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The previous week witnessed out team's utter frustration and desperation with the simulation since we were falling way behind other teams in the region and needed equity injection in order to get back on our feet. This week we are even more worried and confused since the sales haven't improved at all, despite all the effort we put in hoping to get the slightest chance of success. The ultimate reason for this failure, in my opinion, is because we had such a horrible start. That caused us to fall too far behind other teams and no amount of pump into advertising or brand awareness could bring our firm to the same level with other teams. Moreover, we never had enough cash to afford the amount of investment that each department requested. Also, after several inccidents of going near bankruptcy and finally becoming insolvent the previous round, now we do not have to confidence to go all out on cash, meaning we are probably not spending enough. All in all, we are in urgent need for a strategy that could get us out of this hole.

Davies and Easterby-Smith (1984) provide a very practical point of view on how managers actually learn through work experience in order to find the work environment that fit them the most. Managers are increasing required to have the ability to adapt to new environment since the dynamics of work has changed vastly in recent years due to speedy advancement in technology. It is also mentioned that manages tend to learn the most when put in situations that require them to develop new methodologies and practices rather than novel scenarios. My interpretation of this is that experience does not simply equate to how long a person has worked in an environment, but rather how much he has adapted and developed through the situations that his job has put him in. Therefore it is important to be proactive and flexible instead of doing every single thing strictly by the book.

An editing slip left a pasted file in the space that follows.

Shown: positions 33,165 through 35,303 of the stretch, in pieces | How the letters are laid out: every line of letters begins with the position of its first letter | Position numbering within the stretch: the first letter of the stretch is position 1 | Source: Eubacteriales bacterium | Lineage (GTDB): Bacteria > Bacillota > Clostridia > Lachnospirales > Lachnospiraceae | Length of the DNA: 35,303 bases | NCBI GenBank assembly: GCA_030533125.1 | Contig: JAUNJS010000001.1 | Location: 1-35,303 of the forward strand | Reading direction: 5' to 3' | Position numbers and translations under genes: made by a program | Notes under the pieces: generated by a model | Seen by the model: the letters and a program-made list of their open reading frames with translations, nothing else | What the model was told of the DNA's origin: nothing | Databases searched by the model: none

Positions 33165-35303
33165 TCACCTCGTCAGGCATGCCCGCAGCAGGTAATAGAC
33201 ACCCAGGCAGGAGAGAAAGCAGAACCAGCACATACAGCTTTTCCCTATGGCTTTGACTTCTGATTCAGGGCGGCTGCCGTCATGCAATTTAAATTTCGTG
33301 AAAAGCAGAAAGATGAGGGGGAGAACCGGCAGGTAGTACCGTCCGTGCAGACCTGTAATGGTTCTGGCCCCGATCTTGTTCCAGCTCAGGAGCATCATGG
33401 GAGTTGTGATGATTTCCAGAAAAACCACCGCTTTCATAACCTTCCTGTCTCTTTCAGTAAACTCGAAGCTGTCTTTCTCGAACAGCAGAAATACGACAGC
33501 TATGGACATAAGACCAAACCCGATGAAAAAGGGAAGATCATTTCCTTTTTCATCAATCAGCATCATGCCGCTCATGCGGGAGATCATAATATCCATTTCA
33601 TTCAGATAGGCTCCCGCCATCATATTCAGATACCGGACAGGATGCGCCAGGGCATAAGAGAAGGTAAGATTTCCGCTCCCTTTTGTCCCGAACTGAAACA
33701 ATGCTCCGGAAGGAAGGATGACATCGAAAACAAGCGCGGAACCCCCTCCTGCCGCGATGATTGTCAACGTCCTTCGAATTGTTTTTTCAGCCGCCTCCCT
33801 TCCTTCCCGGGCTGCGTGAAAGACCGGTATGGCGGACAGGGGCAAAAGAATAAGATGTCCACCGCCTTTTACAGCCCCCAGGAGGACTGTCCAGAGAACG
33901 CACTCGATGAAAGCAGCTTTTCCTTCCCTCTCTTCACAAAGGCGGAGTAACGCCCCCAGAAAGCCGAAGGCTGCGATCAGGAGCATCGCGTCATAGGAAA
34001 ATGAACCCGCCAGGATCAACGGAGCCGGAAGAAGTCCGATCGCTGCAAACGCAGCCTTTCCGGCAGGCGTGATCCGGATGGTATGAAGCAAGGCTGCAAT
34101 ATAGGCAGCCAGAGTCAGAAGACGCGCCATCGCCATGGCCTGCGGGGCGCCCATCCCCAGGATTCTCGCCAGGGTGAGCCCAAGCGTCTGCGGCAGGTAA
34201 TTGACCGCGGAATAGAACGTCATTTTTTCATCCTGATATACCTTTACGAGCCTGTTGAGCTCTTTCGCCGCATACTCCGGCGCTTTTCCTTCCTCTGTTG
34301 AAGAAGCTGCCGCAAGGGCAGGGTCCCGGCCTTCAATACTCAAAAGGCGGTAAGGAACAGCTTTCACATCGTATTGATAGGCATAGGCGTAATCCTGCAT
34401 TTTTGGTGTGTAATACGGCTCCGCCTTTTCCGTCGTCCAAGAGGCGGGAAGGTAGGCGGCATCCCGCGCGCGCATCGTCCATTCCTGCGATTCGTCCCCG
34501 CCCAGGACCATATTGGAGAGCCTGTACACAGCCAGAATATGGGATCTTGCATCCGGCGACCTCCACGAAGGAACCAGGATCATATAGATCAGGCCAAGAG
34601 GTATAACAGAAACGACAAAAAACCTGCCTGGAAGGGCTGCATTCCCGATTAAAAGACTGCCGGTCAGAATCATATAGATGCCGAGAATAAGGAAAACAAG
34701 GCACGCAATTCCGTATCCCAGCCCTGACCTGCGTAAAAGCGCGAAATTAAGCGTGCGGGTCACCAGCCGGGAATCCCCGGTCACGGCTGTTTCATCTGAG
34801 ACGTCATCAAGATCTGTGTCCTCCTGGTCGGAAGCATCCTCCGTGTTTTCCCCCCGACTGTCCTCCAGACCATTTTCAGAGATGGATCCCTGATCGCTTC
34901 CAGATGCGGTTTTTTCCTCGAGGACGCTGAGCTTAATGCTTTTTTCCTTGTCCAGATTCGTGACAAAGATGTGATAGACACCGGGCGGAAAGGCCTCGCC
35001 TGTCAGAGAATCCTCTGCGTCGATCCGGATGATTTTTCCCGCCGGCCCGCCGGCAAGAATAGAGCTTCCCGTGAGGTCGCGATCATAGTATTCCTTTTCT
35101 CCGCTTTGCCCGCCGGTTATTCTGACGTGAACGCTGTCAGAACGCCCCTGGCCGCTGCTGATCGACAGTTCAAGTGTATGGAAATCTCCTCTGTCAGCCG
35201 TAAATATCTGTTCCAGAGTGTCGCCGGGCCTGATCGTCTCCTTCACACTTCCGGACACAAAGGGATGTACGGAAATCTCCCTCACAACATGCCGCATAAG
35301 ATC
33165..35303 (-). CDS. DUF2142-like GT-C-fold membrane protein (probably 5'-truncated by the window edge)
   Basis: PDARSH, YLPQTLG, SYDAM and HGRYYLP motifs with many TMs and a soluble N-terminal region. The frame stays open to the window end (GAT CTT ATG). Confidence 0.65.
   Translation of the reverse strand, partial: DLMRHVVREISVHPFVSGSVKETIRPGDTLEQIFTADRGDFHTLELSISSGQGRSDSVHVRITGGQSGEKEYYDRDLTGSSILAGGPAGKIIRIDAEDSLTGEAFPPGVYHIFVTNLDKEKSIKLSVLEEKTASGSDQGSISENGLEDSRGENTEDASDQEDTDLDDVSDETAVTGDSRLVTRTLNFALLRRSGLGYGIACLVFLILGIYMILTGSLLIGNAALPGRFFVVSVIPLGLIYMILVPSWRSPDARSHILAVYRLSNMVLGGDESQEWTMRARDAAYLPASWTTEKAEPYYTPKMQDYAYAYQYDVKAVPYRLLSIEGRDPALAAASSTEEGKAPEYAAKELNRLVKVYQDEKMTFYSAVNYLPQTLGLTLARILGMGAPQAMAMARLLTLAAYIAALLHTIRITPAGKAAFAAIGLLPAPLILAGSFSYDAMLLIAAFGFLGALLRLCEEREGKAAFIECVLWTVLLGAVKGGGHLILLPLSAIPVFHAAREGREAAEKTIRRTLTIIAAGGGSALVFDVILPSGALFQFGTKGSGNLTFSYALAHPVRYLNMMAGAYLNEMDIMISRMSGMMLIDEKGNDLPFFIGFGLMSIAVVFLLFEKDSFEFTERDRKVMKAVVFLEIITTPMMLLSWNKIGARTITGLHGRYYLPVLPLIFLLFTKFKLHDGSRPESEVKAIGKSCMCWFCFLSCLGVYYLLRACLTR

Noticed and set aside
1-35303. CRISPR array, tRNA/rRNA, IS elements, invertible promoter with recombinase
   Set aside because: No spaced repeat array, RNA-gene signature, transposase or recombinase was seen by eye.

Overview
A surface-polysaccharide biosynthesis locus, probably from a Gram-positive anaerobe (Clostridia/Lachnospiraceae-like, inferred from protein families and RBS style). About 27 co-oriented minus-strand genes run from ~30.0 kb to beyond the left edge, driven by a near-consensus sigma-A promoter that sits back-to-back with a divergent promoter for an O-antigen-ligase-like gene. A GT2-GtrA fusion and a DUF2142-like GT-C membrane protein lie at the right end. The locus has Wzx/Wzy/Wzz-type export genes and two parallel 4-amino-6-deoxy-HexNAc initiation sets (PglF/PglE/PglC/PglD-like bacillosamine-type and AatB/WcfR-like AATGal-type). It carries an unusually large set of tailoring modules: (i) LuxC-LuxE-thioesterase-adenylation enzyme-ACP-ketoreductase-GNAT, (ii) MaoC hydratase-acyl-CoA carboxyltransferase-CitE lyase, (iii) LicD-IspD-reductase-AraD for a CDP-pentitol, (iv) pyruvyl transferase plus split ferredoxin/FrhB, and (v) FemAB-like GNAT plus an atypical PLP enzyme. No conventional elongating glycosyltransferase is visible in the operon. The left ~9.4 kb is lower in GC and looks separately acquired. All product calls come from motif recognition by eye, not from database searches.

Davies, J., & Easterby-Smith, M. (1984). Learning and developing from managerial work experiencesJournal of Management Studies, 21(2), 169--182. doi:10.1111/j.1467-6486.1984.tb00230.x

2 Comments

  1. You have clearly outlined the problem that your team has had this week about not performing well. You have identified that this could have been caused by having a horrible start. A vital lesson is learnt from this; hit the ground running. It would be interesting to see furthur into this analysis and formulation of the problem. It seems to be a very brief journal, so an improvement would be to expand on these two steps of Daudelins structure. Be more critical as this would benefit you to get to the bottom of these issues.You have also mentioned the action you have decided to implement about being more proactive and flexible. 

    In terms of Blooms taxonomy I would say you are at the Application stage but showing signs of Analysis as you have recognized that earlier problems have caused the one you are now facing. 

    In general I suggest that you proof read as there is a few grammar issues.

     

  2. Kimberley hit the nail on the head here, I personally think that no teams would have been able to fall so drastically far behind in the initial stages. One thing I have found about this simulation is that mistakes are cumulative, they add up as the rollovers go by until they are irreversible. I would have liked you to have further developed the final stages of Daudelin's learning process by perhaps stating what you intend to do to be more proactive and flexible. Will you chase team members for their decisions? Will you consider how you could accommodate an idea that clashes with your own? These things would have allowed you to create a more whole, thorough journal. I agree that you are in the application stage of Bloom's taxonomy.

    Thanks for the opportunity to review your journal.

    Jack